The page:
To understand how breakthroughs in innovation arise, managers first need to be aware of the different factors that shape the highly skewed distribution of creativity.
The largely erroneous perception that breakthroughs are impossible to predict arises from the tendency to focus on just the breakthroughs while ignoring the iterative process of invention and its distribution of outcomes. When all inventions are considered, they demonstrate a highly skewed distribution in which almost all inventions are useless, a few are of moderate value and only a very, very few are breakthroughs. Those breakthroughs constitute the “long tail” of innovation.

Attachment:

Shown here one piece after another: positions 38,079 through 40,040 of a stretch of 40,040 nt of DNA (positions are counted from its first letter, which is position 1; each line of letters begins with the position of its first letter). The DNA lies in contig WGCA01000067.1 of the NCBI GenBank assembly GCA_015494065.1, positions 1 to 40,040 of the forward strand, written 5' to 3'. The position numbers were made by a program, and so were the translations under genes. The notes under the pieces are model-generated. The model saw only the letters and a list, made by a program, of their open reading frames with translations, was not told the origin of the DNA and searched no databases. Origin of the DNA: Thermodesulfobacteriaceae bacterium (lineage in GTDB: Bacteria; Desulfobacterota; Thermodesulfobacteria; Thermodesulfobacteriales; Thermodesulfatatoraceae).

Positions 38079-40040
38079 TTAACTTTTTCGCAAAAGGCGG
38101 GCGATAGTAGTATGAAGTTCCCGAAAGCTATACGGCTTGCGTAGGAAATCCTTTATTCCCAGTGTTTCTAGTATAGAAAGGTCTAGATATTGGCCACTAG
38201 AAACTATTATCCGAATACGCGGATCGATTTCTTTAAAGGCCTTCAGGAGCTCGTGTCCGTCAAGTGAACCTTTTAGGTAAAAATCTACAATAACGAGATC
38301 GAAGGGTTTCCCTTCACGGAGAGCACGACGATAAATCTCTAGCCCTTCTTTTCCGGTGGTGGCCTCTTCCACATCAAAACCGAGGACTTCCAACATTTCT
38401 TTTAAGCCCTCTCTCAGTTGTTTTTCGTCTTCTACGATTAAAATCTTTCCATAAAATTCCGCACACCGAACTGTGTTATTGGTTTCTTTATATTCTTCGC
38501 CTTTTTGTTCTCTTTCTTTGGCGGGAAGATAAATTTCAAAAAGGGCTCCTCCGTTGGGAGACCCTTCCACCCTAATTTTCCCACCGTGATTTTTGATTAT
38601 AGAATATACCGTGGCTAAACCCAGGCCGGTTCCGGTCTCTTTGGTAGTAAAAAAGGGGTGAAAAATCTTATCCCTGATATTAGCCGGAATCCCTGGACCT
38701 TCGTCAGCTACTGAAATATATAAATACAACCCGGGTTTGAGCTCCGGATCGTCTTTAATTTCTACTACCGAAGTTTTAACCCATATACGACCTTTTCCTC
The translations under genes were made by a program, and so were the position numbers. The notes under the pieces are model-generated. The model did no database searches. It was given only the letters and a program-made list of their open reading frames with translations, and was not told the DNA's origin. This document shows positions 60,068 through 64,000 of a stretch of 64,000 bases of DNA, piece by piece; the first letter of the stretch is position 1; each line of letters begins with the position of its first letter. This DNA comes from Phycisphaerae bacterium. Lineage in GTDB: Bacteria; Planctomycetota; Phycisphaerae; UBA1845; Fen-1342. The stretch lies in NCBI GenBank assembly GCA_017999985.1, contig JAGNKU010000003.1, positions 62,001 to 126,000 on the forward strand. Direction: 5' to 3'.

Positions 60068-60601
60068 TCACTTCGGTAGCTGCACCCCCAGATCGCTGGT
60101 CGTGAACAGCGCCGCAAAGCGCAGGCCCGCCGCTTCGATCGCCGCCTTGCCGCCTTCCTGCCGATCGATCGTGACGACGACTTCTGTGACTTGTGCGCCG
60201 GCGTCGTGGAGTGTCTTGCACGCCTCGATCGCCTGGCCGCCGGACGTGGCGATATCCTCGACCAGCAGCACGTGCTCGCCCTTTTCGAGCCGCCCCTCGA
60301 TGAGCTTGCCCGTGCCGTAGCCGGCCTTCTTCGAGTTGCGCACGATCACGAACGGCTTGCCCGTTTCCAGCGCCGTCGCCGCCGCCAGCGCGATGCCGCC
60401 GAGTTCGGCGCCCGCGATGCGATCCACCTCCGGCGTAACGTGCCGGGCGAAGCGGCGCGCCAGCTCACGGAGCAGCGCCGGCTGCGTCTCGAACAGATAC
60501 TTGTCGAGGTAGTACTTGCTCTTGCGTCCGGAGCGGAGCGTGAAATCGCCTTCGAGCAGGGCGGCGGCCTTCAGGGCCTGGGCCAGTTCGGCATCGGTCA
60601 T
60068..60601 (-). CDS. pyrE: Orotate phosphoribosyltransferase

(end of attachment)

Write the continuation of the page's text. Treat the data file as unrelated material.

If managers wish to understand how those breakthroughs arise, they cannot ignore the process that generates the entire distribution. In particular, they need to keep in mind the following three measures of inventive success: shots on goal (the total number of inventions a company generates), average score (the mean value of those inventions) and maximum scores (the breakthrough inventions). Various factors can affect a company’s inventive output, including the presence of inventors who work alone, the type of collaboration among those inventors who work in teams, the amount of team diversity and the degree to which inventors apply science in the innovation process. Greater team diversity, for instance, will help generate more shots on goal although, on average, those shots will be less successful. But diversity also will increase the variance of the outcome, such that failures as well as breakthroughs are more likely. Thus companies first need to identify how they want to improve their innovation process and then take the appropriate measures to address any deficiencies. Only then can they improve their capacity to innovate in ways that make the best sense for the organization as a whole.